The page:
CPA seeking clarification on CA marking
Construction Products Association awaiting clarification from government on CA marking policy
THE UK Government made a general announcement on Monday 14 November that the deadline for when businesses across the wider economy need to use the UKCA mark has been extended until 31 December 2024.
The Construction Products Association (CPA) is warning, however, that construction products fall under different regulations that have not yet been amended.
The Government’s announcement stated: ‘There will be different rules for medical devices, construction products, cableways, transportable pressure equipment, unmanned aircraft systems, rail products, and marine equipment. Government departments responsible for these sectors are making sector-specific arrangements...’
Yesterday’s general announcement, therefore, does not apply to the construction products sector. The CPA has raised this with government and is pushing for further clarity, particularly from the Department for Levelling Up, Housing and Communities, which is the Government department responsible for the sector.
The Association has also asked that the Department for Business, Energy, and Industrial Strategy to make this distinction with the general announcement on its website.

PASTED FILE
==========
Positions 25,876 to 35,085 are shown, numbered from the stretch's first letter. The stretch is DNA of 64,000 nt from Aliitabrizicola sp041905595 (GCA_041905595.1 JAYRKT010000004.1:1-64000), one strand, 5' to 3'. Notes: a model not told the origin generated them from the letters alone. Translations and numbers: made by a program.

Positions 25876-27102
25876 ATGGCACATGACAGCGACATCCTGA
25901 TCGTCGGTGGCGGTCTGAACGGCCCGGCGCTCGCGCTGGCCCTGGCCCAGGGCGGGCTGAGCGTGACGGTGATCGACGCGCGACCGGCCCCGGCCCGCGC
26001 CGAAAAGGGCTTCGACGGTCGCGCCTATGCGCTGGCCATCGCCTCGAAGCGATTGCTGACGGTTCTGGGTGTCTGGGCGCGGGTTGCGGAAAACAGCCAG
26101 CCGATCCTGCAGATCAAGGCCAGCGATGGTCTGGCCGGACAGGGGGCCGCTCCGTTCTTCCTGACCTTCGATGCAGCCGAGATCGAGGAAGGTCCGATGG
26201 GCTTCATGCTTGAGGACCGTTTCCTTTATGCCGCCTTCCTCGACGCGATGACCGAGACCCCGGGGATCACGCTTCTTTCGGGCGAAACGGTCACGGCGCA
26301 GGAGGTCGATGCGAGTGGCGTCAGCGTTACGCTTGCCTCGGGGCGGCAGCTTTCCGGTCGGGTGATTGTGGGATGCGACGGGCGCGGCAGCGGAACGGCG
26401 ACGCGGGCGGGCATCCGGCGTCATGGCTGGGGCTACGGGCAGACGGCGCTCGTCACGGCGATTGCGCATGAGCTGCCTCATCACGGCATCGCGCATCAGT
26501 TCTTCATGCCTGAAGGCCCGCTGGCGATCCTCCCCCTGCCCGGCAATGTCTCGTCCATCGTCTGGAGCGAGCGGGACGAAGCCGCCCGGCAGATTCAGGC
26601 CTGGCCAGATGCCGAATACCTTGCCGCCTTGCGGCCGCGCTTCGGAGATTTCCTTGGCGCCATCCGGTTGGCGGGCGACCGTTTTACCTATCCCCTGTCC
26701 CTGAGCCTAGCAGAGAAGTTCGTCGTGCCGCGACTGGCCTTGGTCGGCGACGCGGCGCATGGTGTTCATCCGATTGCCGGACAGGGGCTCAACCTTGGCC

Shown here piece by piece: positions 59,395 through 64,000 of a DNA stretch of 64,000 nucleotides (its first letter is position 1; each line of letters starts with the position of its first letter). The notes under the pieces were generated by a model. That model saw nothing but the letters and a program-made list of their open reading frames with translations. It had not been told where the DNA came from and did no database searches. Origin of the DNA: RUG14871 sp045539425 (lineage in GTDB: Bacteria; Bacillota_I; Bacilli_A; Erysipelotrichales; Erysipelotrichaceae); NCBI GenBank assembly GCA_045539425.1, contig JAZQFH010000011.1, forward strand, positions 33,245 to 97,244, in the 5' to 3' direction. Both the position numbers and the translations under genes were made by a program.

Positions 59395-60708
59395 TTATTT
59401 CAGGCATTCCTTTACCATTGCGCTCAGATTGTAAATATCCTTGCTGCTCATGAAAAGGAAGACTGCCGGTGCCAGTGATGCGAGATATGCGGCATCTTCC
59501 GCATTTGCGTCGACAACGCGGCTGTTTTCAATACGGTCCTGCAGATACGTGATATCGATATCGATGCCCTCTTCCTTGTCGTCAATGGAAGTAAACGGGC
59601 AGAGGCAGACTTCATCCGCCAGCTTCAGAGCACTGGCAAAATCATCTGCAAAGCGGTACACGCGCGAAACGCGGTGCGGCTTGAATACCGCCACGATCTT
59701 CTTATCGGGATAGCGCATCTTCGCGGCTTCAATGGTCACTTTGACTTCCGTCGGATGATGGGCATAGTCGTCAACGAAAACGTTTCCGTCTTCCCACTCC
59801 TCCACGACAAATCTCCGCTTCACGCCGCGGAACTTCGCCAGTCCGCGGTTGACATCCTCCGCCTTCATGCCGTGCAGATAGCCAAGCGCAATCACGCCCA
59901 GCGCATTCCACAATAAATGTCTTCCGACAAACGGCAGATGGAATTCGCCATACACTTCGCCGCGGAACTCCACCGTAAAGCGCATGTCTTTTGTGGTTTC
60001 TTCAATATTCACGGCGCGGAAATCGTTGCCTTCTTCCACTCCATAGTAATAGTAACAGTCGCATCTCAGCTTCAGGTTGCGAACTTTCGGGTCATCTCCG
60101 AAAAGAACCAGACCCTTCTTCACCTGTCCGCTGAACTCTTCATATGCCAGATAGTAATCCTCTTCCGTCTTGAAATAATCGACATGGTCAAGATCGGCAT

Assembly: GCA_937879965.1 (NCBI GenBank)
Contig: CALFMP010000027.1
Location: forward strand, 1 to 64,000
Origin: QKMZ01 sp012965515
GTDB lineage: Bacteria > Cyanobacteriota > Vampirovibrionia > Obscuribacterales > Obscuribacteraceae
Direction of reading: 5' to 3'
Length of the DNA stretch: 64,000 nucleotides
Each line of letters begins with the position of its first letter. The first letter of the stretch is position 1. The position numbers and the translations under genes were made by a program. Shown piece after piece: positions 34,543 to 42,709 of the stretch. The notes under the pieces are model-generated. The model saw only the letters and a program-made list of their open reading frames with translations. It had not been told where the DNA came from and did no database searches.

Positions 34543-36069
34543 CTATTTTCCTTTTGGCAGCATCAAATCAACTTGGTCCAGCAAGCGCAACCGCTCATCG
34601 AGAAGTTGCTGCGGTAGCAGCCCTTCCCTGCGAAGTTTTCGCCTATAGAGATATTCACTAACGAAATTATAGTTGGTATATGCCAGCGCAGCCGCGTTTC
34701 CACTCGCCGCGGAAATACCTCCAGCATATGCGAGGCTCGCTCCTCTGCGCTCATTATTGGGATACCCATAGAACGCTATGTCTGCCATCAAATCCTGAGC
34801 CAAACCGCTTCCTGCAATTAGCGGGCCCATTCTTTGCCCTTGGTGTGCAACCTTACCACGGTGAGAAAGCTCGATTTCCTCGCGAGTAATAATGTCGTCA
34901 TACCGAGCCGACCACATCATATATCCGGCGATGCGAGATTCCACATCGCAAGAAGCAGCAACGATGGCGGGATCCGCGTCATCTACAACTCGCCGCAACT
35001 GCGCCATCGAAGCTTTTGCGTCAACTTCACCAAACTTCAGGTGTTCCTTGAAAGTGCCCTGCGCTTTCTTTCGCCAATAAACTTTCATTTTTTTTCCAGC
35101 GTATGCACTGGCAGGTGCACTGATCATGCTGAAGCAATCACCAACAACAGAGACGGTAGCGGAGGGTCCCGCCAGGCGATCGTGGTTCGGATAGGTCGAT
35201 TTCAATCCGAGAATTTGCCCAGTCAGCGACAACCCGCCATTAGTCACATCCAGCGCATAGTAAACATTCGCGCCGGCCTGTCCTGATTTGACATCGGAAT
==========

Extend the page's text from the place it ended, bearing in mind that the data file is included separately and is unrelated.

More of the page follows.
Peter Caplehorn, chief executive of the CPA, said: ‘We are not out of the woods yet. The status quo is not certain, and for construction product manufacturers and the wider construction industry to prepare for any impending policy changes, the Government must expedite its decision on this critical issue for our sector.
‘The year end is fast approaching, and Parliament will recess on 21 December, leaving very little time for government to enact the necessary legislation to make the policy and its deadline a reality. It also leaves the industry to face the increasingly difficult process through next year to re-test and re-certify new products where few or no UK facilities exist to achieve this.
‘With the longer term in mind, we must also ask government ministers to reconsider the usefulness of the CA mark policy, and whether a more reasonable, practical solution exists to help achieve the right aims but avoid further and unnecessary loss of time, money, and resources. This continues to have a significant impact on investment, innovation, and growth of the sector.’